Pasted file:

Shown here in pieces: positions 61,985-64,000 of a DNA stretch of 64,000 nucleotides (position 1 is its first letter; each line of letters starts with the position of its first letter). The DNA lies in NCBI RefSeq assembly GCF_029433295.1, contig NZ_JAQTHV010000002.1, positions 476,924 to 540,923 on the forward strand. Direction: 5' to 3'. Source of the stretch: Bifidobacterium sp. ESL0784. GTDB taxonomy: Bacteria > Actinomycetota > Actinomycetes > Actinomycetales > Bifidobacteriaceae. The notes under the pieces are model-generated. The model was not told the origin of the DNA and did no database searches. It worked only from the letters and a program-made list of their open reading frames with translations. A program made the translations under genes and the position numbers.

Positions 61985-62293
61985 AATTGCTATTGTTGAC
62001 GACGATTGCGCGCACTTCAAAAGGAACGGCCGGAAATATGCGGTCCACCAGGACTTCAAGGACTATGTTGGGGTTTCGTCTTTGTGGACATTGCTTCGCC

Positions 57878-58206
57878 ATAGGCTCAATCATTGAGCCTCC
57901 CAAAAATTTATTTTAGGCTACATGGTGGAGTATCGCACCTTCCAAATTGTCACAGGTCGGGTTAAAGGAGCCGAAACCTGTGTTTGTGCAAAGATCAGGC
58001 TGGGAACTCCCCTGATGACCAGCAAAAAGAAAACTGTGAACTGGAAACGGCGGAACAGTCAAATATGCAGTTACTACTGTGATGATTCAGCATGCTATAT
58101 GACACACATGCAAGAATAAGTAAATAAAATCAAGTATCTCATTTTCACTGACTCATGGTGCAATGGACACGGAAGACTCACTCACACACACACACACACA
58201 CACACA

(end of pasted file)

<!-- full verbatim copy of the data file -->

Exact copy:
Shown here in pieces: positions 61,985-64,000 of a DNA stretch of 64,000 nucleotides (position 1 is its first letter; each line of letters starts with the position of its first letter). The DNA lies in NCBI RefSeq assembly GCF_029433295.1, contig NZ_JAQTHV010000002.1, positions 476,924 to 540,923 on the forward strand. Direction: 5' to 3'. Source of the stretch: Bifidobacterium sp. ESL0784. GTDB taxonomy: Bacteria > Actinomycetota > Actinomycetes > Actinomycetales > Bifidobacteriaceae. The notes under the pieces are model-generated. The model was not told the origin of the DNA and did no database searches. It worked only from the letters and a program-made list of their open reading frames with translations. A program made the translations under genes and the position numbers.

Positions 61985-62293
61985 AATTGCTATTGTTGAC
62001 GACGATTGCGCGCACTTCAAAAGGAACGGCCGGAAATATGCGGTCCACCAGGACTTCAAGGACTATGTTGGGGTTTCGTCTTTGTGGACATTGCTTCGCC

Positions 57878-58206
57878 ATAGGCTCAATCATTGAGCCTCC
57901 CAAAAATTTATTTTAGGCTACATGGTGGAGTATCGCACCTTCCAAATTGTCACAGGTCGGGTTAAAGGAGCCGAAACCTGTGTTTGTGCAAAGATCAGGC
58001 TGGGAACTCCCCTGATGACCAGCAAAAAGAAAACTGTGAACTGGAAACGGCGGAACAGTCAAATATGCAGTTACTACTGTGATGATTCAGCATGCTATAT
58101 GACACACATGCAAGAATAAGTAAATAAAATCAAGTATCTCATTTTCACTGACTCATGGTGCAATGGACACGGAAGACTCACTCACACACACACACACACA
58201 CACACA